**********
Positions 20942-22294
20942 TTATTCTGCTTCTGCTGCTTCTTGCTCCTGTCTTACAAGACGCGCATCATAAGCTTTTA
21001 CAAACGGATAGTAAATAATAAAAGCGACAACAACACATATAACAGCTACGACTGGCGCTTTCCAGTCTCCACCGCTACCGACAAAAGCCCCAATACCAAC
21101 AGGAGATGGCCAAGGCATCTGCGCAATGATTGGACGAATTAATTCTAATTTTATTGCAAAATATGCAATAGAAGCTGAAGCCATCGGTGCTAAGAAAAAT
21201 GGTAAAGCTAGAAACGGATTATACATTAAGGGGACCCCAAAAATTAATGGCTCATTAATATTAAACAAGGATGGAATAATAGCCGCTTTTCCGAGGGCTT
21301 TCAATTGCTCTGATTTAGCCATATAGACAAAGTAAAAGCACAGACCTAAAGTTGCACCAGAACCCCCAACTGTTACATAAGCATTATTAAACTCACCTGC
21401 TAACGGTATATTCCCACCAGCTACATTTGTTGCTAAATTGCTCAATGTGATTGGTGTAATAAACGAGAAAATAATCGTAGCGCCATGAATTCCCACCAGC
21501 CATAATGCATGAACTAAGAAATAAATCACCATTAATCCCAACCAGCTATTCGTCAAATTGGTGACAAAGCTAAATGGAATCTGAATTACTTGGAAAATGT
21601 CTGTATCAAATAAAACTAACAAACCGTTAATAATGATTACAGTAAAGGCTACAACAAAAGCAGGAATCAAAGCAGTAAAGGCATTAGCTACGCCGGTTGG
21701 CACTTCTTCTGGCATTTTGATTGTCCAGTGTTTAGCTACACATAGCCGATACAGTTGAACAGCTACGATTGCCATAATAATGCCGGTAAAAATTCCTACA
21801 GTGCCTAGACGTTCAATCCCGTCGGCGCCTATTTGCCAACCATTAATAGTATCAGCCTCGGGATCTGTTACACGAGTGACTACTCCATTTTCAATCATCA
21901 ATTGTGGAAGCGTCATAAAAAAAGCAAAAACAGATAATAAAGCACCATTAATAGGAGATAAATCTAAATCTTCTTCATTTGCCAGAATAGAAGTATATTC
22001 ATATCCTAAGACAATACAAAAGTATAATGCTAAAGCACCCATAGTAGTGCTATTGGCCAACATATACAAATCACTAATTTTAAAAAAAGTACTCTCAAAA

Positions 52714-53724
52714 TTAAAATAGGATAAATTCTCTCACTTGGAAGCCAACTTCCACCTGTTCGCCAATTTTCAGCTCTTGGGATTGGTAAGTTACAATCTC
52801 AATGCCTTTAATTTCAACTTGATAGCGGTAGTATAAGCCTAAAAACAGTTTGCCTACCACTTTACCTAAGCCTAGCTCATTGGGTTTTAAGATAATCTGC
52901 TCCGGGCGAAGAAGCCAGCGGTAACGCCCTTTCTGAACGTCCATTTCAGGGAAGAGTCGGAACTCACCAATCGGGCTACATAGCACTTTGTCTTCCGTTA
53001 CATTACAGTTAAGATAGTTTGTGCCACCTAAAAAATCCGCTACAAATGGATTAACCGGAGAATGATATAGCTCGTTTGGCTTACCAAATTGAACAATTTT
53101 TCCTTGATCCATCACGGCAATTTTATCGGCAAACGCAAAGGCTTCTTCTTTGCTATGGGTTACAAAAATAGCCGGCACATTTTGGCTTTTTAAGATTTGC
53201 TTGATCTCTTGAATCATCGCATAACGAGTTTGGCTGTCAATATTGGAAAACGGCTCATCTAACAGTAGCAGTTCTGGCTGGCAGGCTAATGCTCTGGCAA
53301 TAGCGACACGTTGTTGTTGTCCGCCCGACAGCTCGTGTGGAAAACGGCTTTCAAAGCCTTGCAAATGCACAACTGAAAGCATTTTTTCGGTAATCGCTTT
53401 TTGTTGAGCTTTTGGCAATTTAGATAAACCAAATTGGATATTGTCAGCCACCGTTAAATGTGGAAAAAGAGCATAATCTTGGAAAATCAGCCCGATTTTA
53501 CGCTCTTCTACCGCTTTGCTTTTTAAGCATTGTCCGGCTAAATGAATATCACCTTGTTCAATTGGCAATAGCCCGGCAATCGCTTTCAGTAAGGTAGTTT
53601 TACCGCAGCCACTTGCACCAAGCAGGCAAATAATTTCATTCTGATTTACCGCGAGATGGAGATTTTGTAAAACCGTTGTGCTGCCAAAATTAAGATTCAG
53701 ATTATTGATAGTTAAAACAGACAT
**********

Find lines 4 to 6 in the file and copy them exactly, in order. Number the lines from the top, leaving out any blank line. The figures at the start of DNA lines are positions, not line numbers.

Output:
21101 AGGAGATGGCCAAGGCATCTGCGCAATGATTGGACGAATTAATTCTAATTTTATTGCAAAATATGCAATAGAAGCTGAAGCCATCGGTGCTAAGAAAAAT
21201 GGTAAAGCTAGAAACGGATTATACATTAAGGGGACCCCAAAAATTAATGGCTCATTAATATTAAACAAGGATGGAATAATAGCCGCTTTTCCGAGGGCTT
21301 TCAATTGCTCTGATTTAGCCATATAGACAAAGTAAAAGCACAGACCTAAAGTTGCACCAGAACCCCCAACTGTTACATAAGCATTATTAAACTCACCTGC